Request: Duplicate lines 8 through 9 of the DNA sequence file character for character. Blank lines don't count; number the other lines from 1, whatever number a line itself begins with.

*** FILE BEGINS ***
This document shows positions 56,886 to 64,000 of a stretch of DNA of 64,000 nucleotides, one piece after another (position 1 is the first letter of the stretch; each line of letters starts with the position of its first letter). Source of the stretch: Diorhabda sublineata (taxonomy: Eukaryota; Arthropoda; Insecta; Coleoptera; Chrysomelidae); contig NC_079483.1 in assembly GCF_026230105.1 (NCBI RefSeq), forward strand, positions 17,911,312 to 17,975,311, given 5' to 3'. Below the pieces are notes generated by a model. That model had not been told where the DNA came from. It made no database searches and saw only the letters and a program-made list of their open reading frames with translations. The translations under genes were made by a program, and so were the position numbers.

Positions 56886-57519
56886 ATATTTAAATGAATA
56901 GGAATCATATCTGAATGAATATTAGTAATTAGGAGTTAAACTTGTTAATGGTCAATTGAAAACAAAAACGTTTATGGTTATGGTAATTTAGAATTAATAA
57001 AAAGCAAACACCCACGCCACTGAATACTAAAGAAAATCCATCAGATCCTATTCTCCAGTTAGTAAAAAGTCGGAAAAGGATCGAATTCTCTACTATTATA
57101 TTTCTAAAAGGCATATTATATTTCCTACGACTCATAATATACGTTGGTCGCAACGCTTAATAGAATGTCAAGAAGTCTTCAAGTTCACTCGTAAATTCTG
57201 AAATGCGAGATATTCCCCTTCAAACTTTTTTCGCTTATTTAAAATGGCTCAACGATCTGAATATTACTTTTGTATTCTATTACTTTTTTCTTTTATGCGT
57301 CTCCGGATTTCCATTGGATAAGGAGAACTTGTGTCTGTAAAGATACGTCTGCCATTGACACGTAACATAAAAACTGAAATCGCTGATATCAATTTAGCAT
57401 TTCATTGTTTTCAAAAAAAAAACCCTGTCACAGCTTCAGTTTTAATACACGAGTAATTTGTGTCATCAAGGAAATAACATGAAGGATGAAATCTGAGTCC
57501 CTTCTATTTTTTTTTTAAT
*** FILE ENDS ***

57301 CTCCGGATTTCCATTGGATAAGGAGAACTTGTGTCTGTAAAGATACGTCTGCCATTGACACGTAACATAAAAACTGAAATCGCTGATATCAATTTAGCAT
57401 TTCATTGTTTTCAAAAAAAAAACCCTGTCACAGCTTCAGTTTTAATACACGAGTAATTTGTGTCATCAAGGAAATAACATGAAGGATGAAATCTGAGTCC